Fr' all condi -ions undEr wh'.c the pro-eller blade
sections e:r-:-t l:it, t]' ir.tain a c-nse 'l:nt induced
air flow ha'-in 7 both 9.: l9.1 :ad tr lonrF vr'in city co l-
ponenlts at the pro.: eller. Ait s i ed -.li: .:v- the tale-off
arnd ,li.imb r-ance the in uced a:-ri-- velDc ity, is vei-" small
in co,'?,r-i.son with the .'orw..d s'e d. For n stefrl d c.:n-
dition r f nor-i-ral operation th i v -.'.o2 it-Le? induced at
various station ns E.loni the pIop,:eiler bltiadJ can be esti-
mated by th- :rocec'ur. given- in reference 4. Thi-s pro-
cedu-e, however, crnnrot be appliej F sat p.ile'.ent because
the p ,orell r oi-,rc tes a ith uInsr -, dy lift. IWhen the
rotating propellers blade trtve rP-Fs tnhe voi:er, the blade
sections exert a -.reitter lift, 'viich creat.-s an increase
in the induced vloci t:. 'T-E inrtan.aleoulC change in1
lift exerted ty tile p'i:ellec- blade secti ns during their
passar-e th h r u the w...-e is l~ ss than Ji t- be e::p ected
from the correspondin i charr-e in an&le ,.f Ifttack, because
developr.ent of the circulation -.n unsteady lift lags
behind the .nfgle-of-artack chanc-e (reference ) A rom-
prehensive trearc:ient -.i thi:h i-.ro')I?-m 'mivo ld I'r-quir-e such
specific as-uniptions concernin- the shape of the wake and
the distribution and regniu-le of th; velocSt:y induced at
the propeller that an:r solution obtained would be neither
simple nor reneral. 'The straightforward apprroach Fer-
mitted by the usr- of ir'.pl'7 blade-clement thcory and the
assumption of a fixed wa'ke pattern justifies the conse-
quent slight loss of accuracy.


CCT i r DEnTT I AL








1'AC:1. ACR :o. L4B28


SYMBOLS


V airspeed and slipstream axial velocity at pro-
peller disk, feet per second or miles per hour
(assumed identical in this analysis)

VR resultant velocity of air relative to any blade
element, feet per second

n propeller rotational speed, revolutions per
second

D diameter of propeller, feet

J advance ratio (V/nD)

R propeller tip radius, feet

r radius to any blade element, feet

x fraction of tip radius (r/R)

b chord of any blade element, feet

8 blade angle of any blade element measured from
zero-lift direction, radians

effective helix angle for any blade element,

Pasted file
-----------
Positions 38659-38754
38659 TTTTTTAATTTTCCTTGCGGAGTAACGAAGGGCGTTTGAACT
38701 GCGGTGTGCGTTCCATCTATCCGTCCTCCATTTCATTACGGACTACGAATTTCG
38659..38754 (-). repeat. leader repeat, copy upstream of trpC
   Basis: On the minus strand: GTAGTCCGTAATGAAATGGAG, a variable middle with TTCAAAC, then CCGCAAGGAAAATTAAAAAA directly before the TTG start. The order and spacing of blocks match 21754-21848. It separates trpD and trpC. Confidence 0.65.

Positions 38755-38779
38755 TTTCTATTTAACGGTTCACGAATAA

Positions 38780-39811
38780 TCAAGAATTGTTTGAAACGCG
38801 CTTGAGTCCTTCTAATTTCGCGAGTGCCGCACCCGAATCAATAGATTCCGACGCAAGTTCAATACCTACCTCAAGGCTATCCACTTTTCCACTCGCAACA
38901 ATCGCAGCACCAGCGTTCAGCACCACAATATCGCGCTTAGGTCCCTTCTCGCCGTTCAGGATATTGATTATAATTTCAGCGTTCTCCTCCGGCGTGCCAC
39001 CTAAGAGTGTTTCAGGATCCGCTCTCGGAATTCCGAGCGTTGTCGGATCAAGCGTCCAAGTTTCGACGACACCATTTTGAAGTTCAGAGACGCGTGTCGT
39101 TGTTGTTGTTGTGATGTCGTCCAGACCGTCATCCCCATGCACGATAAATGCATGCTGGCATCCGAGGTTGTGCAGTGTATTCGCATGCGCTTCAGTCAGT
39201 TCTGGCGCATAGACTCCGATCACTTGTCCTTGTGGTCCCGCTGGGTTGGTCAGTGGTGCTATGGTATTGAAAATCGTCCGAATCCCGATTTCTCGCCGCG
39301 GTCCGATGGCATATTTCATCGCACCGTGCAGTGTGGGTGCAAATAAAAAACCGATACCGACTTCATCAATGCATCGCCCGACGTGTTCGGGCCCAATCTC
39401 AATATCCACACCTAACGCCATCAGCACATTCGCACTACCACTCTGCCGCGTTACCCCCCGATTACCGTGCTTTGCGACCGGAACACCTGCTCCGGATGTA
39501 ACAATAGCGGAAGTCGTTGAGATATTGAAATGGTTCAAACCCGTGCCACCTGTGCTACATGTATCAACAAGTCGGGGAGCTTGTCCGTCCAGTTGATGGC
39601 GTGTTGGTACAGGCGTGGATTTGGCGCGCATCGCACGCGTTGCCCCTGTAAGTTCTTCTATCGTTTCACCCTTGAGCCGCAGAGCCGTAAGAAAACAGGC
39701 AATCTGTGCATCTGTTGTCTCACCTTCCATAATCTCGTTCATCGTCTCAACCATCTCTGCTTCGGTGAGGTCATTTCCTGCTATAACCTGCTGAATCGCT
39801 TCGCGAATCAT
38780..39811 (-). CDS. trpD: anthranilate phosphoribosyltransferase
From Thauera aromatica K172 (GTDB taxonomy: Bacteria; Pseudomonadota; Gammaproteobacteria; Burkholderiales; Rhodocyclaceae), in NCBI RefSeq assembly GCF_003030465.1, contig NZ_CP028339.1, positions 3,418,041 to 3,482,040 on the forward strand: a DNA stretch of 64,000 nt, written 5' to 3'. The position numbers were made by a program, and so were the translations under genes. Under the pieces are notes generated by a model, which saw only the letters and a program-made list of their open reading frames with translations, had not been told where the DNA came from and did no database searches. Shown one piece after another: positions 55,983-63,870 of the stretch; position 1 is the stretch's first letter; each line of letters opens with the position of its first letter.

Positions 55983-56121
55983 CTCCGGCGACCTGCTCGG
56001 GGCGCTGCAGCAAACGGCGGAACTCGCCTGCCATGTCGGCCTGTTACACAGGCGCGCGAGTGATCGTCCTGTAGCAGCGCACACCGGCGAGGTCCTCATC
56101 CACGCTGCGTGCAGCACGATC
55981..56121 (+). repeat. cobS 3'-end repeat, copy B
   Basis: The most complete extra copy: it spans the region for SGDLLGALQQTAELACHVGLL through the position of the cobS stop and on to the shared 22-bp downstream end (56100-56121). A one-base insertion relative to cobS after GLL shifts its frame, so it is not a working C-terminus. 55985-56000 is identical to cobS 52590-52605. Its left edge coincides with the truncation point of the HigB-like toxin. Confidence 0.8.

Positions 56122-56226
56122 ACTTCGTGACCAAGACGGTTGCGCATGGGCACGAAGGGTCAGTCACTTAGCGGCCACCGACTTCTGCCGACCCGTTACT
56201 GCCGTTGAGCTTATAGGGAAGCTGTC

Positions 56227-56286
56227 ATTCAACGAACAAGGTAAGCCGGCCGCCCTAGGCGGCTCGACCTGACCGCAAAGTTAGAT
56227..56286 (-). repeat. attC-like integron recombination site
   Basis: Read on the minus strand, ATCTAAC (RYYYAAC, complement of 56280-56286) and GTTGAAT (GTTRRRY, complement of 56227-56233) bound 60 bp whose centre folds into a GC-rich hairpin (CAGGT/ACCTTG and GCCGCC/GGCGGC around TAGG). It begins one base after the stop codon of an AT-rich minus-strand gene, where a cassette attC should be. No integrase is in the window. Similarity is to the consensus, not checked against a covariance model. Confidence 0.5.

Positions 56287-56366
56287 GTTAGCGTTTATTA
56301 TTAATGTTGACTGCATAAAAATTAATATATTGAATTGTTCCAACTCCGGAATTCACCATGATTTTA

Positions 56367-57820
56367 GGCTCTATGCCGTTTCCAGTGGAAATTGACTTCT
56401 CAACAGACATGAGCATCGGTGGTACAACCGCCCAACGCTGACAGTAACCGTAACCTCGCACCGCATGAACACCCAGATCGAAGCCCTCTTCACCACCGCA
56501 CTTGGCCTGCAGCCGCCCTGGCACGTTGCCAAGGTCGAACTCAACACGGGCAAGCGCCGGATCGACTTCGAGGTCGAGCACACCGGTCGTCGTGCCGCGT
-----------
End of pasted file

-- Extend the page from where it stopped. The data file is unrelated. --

radians (tan T- -

a angle of attack of any blade element, radians
(e -)

aw angle of attack of wing

L lift, pounds dL

Lc coefficient of differential lift nD4

CL lift coefficient

CL mean lift coefficient, effective over entire
blade
dCL
m = =- 5.7 (approx.)


CO NTDENTI AL


CONFJDEi- TOTAL









TACA ACi lo. L42. -LFIT'ITT .L 5


T thru?.t (propell er-s'iaft tens on' pounds

4 tor'quP, fo.t-r.po'urds

P po;we:r, f.oqt-pou:id? p T'r second

p densi;-ty f crir, .rl'.s per c'ulic foot

C' tL.rr. coefficient (T/pn D

Cp power coe:ffccient (Ppn'E'')

T.) propeller eff' irnce:.

B nrujrbe- of bla-cs of a zinc proPel rr

C0 C2, C7 con.tan.'tc.

Su1- script:

0.7Fi ;.L 0.7,


DE RIlVAl'TCI F EQ'TIO;- FCR E:CITIT; FORE


For a pro pellx'o operlatinv, in theft vaake of an airfoil
at thr..st-a::i- level a ::-elation cetv"een 'ritratory ex-
citirr7 force an. t'he pa1-ar:etcrs of r'opeller operation
car be derive- d by;r I'.rst expressn,' the f forcee on a pro-
peller blade elempont. Tl-.e lift f.-o.rce on a propeller
blade element of dl fferentiai radial length (fir. 2) is


cL = ApV, -:.CL dr (1)

If the coefficient If differential lift is defined as

dL
dx.
Lc (2)
pn2D4

equation (1) can be. put into the forti


L =s b L ec2p
c --xrDCLE sAL
C D'.F T DE:IT I AL








6 COT 'DE'iTTAL NACA ACR No. L4B28


The change in coefficient of differential lift caused by
a differential change in forward velocity is



dLc T2bx2 ( dCL d
C- T4 (sec2 dC + CL sec2) (3)
dV 4D (V dV


The lift coefficient may be expressed as the product
of the lift-curve slope and the difference between blade'
angle and helix angle; that is,

CL = ma
=-3 e -


If the blade angle is assumed not to change with rapid
changes in axial velocity,


L -m -- (4)
dV dV

By performing the operations of equation (3) and using
equation (4), there is obtained


c = b2 m sec2 + C,(2 sec2 tan (5)
dV 4D dV dV


By figure 2,
V
tan =
TrxnD

from which

sec2 dg 1
s dV TxnD

These relations when substituted in equation (5) yield

dL_ b (2vc
SdL= D 2C mlxnD)
dV nFIDE3 TAL
CO FIDE!.TIAL









ACA. ACE l,. L4E2.. CiFIDP 'TIAL


w hic _h, from equ. at o ( )., :..v s


d() 4 ('CL dx m lnD-, rx (c)


The int-egr ri.:,n e.: q.'v.tion I'.) .. ..ie-s the following
relation be teen the lch&i.e in lift cln the entire pr'o-